Today, MariaDB Corp. announced that it has acquired a San Francisco-based database company, Clustrix. With this acquisition, MariaDB plans to add a scale-out capability that runs on-premises with commodity hardware or in any cloud environment. This, in turn, will provide greater scalability and higher availability than other traditional distributed options such as Oracle RAC.
MariaDB is an adaptable solution because of its architecture that supports pluggable and purpose-built storage engines.
Clustrix is a provider of relational database engineered for cloud and datacenter. Known for the scalability it provides, the ClustrixDB is an ideal database solution for high-transaction, high-value applications.
How will Clustrix acquisition benefit MariaDB?
Michael Howard, CEO, MariaDB Corporation, says, “With Clustrix, MariaDB can provide a better solution for our customers that have challenging scale-out enterprise environments. Our distributed solution will satisfy the most extreme requirements of our largest customers and gives them the freedom to break from Oracle’s lock-in.”
The company believes that the acquisition of Clustrix will allow MariaDB Labs to tackle the challenges in the database field. These challenges are extreme in distributed computing, machine learning, next-generation chips, and memory and storage environments.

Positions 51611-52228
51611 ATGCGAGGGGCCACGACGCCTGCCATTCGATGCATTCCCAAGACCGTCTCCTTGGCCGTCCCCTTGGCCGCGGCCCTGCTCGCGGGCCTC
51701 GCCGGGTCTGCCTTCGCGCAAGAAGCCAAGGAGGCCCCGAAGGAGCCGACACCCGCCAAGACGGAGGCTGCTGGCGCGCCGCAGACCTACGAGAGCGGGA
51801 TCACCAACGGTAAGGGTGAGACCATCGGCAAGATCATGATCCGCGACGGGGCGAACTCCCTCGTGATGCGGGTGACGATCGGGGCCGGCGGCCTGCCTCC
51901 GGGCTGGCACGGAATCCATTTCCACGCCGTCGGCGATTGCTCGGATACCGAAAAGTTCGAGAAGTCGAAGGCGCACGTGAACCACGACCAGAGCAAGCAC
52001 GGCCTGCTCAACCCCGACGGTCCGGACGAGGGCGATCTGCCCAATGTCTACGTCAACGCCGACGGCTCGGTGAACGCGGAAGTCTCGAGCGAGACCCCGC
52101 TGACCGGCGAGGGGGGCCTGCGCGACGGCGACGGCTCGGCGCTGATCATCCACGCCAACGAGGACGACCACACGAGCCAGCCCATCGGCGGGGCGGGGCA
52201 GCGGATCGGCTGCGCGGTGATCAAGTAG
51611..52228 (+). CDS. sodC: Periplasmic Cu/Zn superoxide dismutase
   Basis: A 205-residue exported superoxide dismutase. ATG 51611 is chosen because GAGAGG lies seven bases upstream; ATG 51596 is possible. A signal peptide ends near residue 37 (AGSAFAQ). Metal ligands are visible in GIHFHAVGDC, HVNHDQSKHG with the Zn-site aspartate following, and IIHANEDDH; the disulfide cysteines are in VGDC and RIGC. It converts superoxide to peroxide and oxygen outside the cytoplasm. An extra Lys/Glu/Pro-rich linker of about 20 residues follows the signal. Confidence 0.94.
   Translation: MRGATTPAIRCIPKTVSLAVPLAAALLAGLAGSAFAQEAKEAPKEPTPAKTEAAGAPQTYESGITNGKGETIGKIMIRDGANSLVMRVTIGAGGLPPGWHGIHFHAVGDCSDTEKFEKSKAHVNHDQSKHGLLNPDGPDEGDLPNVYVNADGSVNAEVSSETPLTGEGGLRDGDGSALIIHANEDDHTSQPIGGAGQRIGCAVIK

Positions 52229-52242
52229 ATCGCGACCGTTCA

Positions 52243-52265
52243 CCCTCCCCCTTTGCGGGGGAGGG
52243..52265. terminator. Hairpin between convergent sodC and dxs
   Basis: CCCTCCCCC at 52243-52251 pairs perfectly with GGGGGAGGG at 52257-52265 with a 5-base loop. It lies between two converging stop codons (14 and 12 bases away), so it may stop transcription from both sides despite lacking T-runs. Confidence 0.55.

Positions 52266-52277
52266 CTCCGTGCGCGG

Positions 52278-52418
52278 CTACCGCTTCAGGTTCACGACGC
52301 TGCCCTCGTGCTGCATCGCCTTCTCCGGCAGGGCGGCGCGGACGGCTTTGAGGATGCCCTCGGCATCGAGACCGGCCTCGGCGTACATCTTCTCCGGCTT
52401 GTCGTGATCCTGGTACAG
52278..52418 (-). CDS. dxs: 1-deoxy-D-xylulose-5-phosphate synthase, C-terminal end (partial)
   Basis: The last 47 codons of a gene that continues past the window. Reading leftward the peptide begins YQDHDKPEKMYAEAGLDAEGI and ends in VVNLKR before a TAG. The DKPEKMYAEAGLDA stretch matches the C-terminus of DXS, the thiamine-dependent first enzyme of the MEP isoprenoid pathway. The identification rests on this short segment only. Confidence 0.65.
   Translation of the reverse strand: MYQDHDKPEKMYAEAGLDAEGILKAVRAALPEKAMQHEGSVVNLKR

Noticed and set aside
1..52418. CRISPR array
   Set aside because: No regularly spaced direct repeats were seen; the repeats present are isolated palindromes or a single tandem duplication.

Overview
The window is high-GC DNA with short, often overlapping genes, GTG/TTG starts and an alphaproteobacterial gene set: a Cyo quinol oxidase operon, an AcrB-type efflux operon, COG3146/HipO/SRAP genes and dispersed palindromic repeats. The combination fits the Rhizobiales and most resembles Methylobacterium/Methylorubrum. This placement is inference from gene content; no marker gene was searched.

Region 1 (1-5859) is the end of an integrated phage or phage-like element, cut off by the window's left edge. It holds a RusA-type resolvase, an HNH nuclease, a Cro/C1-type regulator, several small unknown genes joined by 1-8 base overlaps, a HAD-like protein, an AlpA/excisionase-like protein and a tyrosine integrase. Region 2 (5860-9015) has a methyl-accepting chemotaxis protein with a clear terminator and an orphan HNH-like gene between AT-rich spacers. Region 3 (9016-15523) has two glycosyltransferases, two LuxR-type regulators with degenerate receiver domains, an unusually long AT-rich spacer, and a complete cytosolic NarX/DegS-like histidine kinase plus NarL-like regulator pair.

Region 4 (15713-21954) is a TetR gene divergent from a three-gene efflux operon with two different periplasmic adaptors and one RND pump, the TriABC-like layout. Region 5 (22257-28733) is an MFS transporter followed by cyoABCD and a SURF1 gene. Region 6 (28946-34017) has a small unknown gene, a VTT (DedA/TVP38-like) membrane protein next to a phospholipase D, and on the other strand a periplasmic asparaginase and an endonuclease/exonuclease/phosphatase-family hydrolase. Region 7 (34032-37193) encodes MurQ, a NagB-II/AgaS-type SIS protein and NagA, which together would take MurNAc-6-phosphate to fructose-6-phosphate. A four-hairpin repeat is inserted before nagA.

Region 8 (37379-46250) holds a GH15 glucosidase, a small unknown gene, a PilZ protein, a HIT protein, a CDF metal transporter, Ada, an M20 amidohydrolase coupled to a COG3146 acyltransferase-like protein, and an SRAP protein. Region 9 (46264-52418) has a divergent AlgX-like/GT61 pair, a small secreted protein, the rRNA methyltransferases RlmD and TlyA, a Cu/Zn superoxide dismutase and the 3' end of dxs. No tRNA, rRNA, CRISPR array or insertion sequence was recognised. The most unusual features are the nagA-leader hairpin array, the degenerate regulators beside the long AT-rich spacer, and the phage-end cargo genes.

Both Clustrix and MariaDB share the same vocabulary and work on similar problems. Also, both aim to be compatible with MySQL. This makes Clustrix a good fit for MariaDB.
Howard says, “the database was always built to accommodate external database storage engines. MariaDB will have to make some changes to its APIs to be ready for the clustering features of Clustrix. It’s not going to be a 1-2-3 effort, it’s going to be a heavy-duty effort for us to do this right. But everyone on the team wants to do it because it’s good for the company and our customers.” This simply means integrating the Clustrix database technology into MariaDB won’t be trivial.
To know more about this acquisition in detail, visit MariaDB blog